These effects can occur even after small amounts of alcohol – particularly so in those people who are not frequent drinkers – so in effect those joining in a party celebration when they are not regular drinkers are particularly at risk.
All of the above effects that can affect driving also affect a person’s ability to operate machinery or perform other skilled tasks.
With tasks a person is familiar with, the repetitive nature of these tasks may mask the fact that reactions are slower but if something unfamiliar were to happen – that person’s ability to assess the change, process the information and perform the necessary adjustments would still be impaired.
The concentration of alcohol in the body, known as the ‘blood alcohol concentration’ (BAC), depends on many factors, but principally, how much and what type of alcohol you have drunk, how long you have been drinking, whether you have eaten, whether you are male or female and your size and weight.
It is difficult to know exactly how much alcohol is in your bloodstream or what effect it may have and although there are various web-sites offering to do the calculation for you – there is no foolproof way to calculate how much alcohol you can drink to stay below the legal limit.
The legal blood alcohol limit for driving in the UK is 80 milligrammes of alcohol in 100 millilitres of blood (80mg%) equivalent to 35 microgrammes of alcohol in 100 millilitres of breath, or 107 milligrammes of alcohol in 100 millilitres of urine. Along with Ireland & Malta we have the highest limit in Europe.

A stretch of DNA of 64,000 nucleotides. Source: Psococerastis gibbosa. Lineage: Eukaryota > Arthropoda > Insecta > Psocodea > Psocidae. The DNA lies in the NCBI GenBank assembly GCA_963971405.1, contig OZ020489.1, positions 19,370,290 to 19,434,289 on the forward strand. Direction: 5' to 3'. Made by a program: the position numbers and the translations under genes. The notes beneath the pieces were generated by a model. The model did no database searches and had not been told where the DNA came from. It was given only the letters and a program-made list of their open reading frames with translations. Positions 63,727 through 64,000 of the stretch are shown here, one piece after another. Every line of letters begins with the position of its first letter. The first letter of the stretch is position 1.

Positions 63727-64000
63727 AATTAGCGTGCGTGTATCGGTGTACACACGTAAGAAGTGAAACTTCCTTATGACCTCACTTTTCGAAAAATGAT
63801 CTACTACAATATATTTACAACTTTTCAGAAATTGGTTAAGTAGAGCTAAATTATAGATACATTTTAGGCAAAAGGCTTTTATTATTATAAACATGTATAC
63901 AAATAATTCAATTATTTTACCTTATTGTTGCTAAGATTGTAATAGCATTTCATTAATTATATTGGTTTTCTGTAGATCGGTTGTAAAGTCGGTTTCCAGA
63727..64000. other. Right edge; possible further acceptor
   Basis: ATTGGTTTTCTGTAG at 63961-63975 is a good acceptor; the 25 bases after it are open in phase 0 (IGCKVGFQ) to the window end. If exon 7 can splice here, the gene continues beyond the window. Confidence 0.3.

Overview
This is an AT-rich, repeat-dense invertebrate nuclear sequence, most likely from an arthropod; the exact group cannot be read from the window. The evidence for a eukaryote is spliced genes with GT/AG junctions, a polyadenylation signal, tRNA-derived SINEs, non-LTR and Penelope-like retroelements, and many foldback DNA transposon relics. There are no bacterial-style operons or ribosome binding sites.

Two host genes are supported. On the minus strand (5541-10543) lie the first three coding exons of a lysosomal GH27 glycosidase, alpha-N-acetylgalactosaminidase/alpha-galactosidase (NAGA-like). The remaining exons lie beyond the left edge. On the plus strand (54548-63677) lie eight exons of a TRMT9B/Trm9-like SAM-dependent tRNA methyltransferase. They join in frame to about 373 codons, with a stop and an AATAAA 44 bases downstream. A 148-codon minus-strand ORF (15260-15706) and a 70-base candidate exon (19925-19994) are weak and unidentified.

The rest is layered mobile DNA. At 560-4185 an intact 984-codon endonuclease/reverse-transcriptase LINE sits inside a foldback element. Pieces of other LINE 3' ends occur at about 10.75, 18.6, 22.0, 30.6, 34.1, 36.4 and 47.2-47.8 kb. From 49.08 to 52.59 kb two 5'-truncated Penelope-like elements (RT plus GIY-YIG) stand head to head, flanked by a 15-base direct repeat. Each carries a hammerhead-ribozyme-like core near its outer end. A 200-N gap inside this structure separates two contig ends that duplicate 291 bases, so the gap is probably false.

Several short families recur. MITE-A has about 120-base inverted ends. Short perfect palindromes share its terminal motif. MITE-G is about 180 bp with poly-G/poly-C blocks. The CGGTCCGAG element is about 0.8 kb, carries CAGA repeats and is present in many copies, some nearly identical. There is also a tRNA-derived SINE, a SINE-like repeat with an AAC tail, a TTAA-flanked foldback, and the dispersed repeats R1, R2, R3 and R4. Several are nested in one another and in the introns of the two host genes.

Alcohol is absorbed into your bloodstream within a few minutes of being drunk and carried to all parts of your body including the brain.
The rate and extent of this absorption depends on whether you have eaten – a high fat meal will delay absorption.
This is also true for fat levels within the body. If two people of different fat levels but of equal weight drink the exact same amount of alcohol, the one with less fat will absorb the alcohol faster, causing them to feel it quicker.
Absorption is also quicker from carbonated alcoholic drinks compared with non-carbonated and, sadly for us ladies who enjoy a glass of shiraz, women will tend to have a higher BAC than men for the same consumption.
It may take a man 5 “standard” drinks or more in an hour to reach a BAC of 0.08 (the legal limit), while it may take a small woman only 2 or three drinks.
So how do we work out what we are drinking? To give some examples the following all contain one unit of alcohol:
- a half pint of ordinary strength beer, lager and cider (3.5% ABV)
- a single 25 ml measure of spirits (40% ABV)
- a small glass of wine (9% ABV)
Confused? Well I have never seen a wine bottle with a label showing ABV (alcohol by volume) of 9%; more likely 12% upwards. So how do we work out our units? Well here comes the maths: The number of UK units of alcohol in a drink can be determined by multiplying the volume of the drink (in millilitres) by its percentage ABV, and dividing by 1000. Thus, one pint (568 ml) of beer at 4% ABV contains: